The automobile is a self-propelling vehicle with four wheels and a steering wheel that is usually powered by a gasoline, diesel or electric internal combustion engine. It has a seat for passengers. Automobiles can also be used for carrying other objects, such as luggage.
Early motor vehicles were fueled by gas or steam. Steam engines could go fast, but they had limited range. Gasoline-powered cars won the race. By 1920, the gasoline-powered car had overtaken the streets of Europe and the United States. In addition to its convenience and speed, it offered a lower price.
As technology improved, so did the design of cars. After the First World War, automakers introduced aircraft-inspired body styles. This, in turn, increased demand for cars, which led to an increase in production. Automakers began to use mass production techniques. These methods required higher outlays of capital and larger volumes of sales.
Automobiles are an important part of the global economy. Sales have been rising, with the number of cars and trucks on the road increasing between five and 10 percent each year. Although the industry is not yet fully recovered, numbers are slowly improving.
In 1899, thirty American manufacturers produced 2,500 motor vehicles. A large portion of these cars were sold on credit. They were made in the early days by bicycle mechanics, who often referred to their creations as “pedal cycles.”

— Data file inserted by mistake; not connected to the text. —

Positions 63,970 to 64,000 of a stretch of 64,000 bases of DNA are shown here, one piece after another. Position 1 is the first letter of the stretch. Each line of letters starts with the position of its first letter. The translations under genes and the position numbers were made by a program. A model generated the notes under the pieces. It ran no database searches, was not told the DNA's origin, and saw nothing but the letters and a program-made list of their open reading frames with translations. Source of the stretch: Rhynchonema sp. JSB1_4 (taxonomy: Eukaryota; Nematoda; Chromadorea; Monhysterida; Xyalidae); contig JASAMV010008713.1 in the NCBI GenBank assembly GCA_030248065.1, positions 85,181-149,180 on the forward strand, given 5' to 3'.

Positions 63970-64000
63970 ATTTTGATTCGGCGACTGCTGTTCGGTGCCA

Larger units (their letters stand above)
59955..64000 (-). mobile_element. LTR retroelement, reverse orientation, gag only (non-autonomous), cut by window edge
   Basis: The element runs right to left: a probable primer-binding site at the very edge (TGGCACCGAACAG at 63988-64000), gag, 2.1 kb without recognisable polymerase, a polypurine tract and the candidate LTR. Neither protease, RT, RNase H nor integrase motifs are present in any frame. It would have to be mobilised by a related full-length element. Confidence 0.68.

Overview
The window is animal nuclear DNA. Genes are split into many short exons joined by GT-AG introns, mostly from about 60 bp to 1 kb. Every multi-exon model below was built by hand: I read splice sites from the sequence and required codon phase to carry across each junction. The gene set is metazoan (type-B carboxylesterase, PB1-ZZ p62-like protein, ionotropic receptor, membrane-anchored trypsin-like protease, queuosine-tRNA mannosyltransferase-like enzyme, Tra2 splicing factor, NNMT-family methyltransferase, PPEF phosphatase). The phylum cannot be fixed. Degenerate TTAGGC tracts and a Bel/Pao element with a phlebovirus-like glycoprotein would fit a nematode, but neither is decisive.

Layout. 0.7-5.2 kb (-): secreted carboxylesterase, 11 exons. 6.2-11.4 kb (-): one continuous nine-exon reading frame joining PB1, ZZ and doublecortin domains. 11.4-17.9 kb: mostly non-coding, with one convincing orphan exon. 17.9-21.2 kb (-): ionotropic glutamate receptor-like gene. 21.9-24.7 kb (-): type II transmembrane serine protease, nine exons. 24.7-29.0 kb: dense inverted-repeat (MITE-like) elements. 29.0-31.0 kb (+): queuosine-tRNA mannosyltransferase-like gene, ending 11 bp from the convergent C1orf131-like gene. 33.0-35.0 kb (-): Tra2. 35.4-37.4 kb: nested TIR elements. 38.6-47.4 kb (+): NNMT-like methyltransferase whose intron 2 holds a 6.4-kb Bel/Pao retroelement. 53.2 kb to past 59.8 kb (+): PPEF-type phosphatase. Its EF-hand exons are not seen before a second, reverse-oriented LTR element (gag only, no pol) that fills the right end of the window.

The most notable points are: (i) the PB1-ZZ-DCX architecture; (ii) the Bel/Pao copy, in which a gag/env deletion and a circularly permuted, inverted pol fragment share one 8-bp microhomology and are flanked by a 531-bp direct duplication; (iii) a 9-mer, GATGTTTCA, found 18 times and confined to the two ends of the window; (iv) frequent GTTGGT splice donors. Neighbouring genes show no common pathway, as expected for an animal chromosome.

However, in the late 1800s, the concept of mass personal “automobility” took hold. Cars became the mode of transportation for the middle class. With more room and parking space, a car allowed passengers to carry more items. Also, the introduction of new industrial materials allowed cars to be made at a lower price.
Mass production techniques were introduced by Henry Ford. His company, Ford Motor Company, was able to produce 100 cars a day. He also developed a moving assembly line. This method enabled him to reduce the cost of his cars while maintaining state-of-the-art design. Unlike European automakers, who did not implement these manufacturing processes until the 1930s, Ford’s Model T was the first mass-produced, affordable automobile.
In 1919, the Model T sold for only $290, while the price of the Model N, a low-cost, gasoline-powered automobile, was only $600. The Model N was an improvement over the Model T, which offered a more modern and smoother ride. Even after technologically obsolete, the Model T remained relatively unchanged.
During the First World War, the automobile industry played a major role in the country’s production. Manufacturers produced 75 essential military items. Those vehicles were built at a rapid pace, making the automobile a central component of the war effort.
After the Second World War, the automobile industry soared, especially in Japan and the United States. Despite the economic crisis in the Asian region, the automobile industry was not affected by the financial turmoil, and sales continued to rise. Several companies, including General Motors and Chrysler, emerged as the leading automobile manufacturers in the U.S.